PRESIDENT Mugabe yesterday swore in Justice Rita Makarau and Mr Jacob Mudenda as chairpersons of Zimbabwe Electoral Commission and Zimbabwe Human Rights Commission respectively at State House.
Justice Makarau, who is also Supreme Court Judge, takes over from Justice Simpson Mutambanengwe who retired last month on medical grounds while Mr Mudenda took over from Professor Regis Austin who resigned three months ago.
Briefing journalists soon after a brief ceremony of the duo's swearing in, Justice and Legal Affairs Minister Patrick Chinamasa said the swearing in of Justice Makarau put paid to a court challenge mounted by National Constitutional Assembly chairperson Professor Lovemore Madhuku.
Prof Madhuku had filed a Supreme Court challenge on the basis that ZEC deputy chairperson Mrs Joyce Kazembe did not meet the legal requirements to act as chair since the constitution stipulated that the incumbent should either be Judge of the High Court or Supreme Court or someone qualified as such.
"It means ZEC now has a substantive chairperson in view of the fact that it will run two major events, the referendum and elections," said Minister Chinamasa.
He said there was no basis for Prof Madhuku to launch the court challenge because any organisation at some point would suffer a challenge where the post of a chairperson would become vacant for various reasons.
"It's nonsensical to suggest that such an organisation would go without a chair. Mrs Kazembe was legitimately acting as chair," he said.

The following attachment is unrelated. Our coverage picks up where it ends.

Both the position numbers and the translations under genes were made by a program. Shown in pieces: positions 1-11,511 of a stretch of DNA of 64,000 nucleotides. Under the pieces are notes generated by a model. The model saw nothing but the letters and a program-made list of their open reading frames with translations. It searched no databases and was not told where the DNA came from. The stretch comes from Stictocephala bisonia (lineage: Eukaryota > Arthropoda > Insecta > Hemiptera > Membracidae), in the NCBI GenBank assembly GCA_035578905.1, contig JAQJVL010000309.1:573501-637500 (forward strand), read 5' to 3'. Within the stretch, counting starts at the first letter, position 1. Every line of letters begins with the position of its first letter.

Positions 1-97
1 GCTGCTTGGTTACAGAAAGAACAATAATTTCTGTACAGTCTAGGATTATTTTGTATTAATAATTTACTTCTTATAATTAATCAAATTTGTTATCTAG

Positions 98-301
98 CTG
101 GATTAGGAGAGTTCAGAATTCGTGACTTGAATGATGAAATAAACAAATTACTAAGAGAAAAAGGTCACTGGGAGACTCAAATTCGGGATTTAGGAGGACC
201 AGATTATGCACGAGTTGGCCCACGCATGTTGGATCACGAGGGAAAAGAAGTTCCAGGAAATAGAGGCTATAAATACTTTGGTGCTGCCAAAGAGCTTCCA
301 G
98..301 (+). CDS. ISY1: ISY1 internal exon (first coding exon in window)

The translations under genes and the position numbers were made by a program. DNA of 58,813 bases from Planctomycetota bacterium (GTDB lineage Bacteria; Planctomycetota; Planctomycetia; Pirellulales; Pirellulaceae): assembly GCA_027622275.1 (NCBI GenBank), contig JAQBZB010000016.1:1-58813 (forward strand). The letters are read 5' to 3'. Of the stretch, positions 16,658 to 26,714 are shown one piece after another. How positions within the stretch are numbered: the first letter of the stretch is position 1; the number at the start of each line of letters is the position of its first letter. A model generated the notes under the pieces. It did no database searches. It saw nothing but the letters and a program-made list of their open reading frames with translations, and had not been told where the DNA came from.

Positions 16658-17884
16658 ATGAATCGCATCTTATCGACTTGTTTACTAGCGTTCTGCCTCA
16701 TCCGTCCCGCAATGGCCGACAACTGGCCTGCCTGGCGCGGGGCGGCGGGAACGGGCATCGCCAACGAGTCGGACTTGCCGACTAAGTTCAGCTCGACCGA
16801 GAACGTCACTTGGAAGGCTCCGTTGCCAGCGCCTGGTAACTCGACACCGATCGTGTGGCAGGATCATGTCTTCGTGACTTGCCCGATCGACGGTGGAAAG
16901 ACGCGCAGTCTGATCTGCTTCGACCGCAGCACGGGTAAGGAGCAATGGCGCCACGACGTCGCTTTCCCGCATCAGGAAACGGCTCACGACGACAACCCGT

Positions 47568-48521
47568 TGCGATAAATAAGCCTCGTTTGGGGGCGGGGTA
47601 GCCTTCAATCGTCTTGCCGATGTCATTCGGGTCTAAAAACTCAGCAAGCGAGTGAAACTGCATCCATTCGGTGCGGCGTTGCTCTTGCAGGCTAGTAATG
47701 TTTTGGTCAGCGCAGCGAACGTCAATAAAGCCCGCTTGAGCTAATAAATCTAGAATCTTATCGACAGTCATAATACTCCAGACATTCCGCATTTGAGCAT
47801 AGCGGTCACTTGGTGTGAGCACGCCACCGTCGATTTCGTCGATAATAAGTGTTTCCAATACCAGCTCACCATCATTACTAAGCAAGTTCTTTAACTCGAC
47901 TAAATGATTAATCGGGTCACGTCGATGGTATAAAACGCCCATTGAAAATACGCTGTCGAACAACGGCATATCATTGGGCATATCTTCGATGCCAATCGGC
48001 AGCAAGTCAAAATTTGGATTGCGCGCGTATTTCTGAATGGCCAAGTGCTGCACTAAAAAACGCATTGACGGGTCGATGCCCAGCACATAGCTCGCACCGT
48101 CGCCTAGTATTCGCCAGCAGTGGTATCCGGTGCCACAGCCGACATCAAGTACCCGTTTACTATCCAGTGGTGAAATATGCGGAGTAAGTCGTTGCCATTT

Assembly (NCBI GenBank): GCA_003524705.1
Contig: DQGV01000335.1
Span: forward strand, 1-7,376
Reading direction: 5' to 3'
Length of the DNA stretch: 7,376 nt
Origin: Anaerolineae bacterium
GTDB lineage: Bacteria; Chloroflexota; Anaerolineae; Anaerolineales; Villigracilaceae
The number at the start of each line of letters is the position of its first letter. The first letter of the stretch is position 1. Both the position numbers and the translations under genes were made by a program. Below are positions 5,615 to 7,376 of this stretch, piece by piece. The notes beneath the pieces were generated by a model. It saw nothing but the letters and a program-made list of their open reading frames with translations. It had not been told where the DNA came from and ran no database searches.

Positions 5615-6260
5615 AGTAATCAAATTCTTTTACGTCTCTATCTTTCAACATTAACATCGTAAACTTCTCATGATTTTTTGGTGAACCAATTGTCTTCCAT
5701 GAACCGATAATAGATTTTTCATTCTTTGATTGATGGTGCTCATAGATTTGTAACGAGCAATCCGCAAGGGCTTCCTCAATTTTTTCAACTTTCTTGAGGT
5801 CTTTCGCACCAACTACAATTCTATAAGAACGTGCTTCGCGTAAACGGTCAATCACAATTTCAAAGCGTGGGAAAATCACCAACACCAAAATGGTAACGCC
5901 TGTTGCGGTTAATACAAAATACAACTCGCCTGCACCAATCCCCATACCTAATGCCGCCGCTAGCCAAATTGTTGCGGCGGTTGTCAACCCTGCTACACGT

The Minister said there was no need for the Supreme Court to hear the case because the outcome was of no consequence given the swearing in of Justice Makarau.
"She will remain a judge the same way as what Justice (George) Chiweshe did when he was ZEC chairperson, he remained judge of the High Court," said Minister Chinamasa.
Justice Makarau said she was aware of the "daunting" task ahead of her.
She said her preoccupation at the moment was to apprise herself with the decisions made by the Commission so that she could also own them.
"My priority is to find out what decisions have been made and why they were done, so that they become my own as well," she said.
She commended Mrs Kazembe for holding fort before she assumed office as acting chairperson.
"It's going to be a daunting task. I am coming in to join a process that has already started. Mrs Kazembe has been doing a wonderful job," she said.
Mrs Kazembe said all was now set for the referendum.
Speaking at the same occasion, Mr Mudenda expressed optimism that the Zimbabwe Human Rights Commission would discharge its work consistent with their terms of reference.
"We hope that we will be able to achieve the mandate given to us by the enabling Act and other national, and international statutes," he said.
Asked if he would be able to discharge his responsibilities professionally given his past link with one of the political parties in the Global Political
Agreement, Mr Mudenda said decisions would be collective and guided by the law.
"We are guided by the Paris Principle. There is no way my background would affect me. We work as a collective and by consensus," he said.
Yesterday's event was attended by commissioners from both ZEC and ZHRC.